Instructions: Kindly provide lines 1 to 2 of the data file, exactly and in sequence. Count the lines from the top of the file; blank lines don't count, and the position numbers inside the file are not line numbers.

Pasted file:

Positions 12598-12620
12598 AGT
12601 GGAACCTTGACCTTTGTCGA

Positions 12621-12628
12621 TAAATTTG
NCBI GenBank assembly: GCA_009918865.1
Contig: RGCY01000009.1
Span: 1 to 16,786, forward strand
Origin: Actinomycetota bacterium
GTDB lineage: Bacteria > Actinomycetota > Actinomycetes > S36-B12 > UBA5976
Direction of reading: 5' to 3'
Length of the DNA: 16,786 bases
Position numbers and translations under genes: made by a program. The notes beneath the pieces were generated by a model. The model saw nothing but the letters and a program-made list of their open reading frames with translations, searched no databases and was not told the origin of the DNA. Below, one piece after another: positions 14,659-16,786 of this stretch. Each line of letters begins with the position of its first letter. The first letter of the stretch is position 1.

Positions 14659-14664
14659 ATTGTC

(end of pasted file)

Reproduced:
Positions 12598-12620
12598 AGT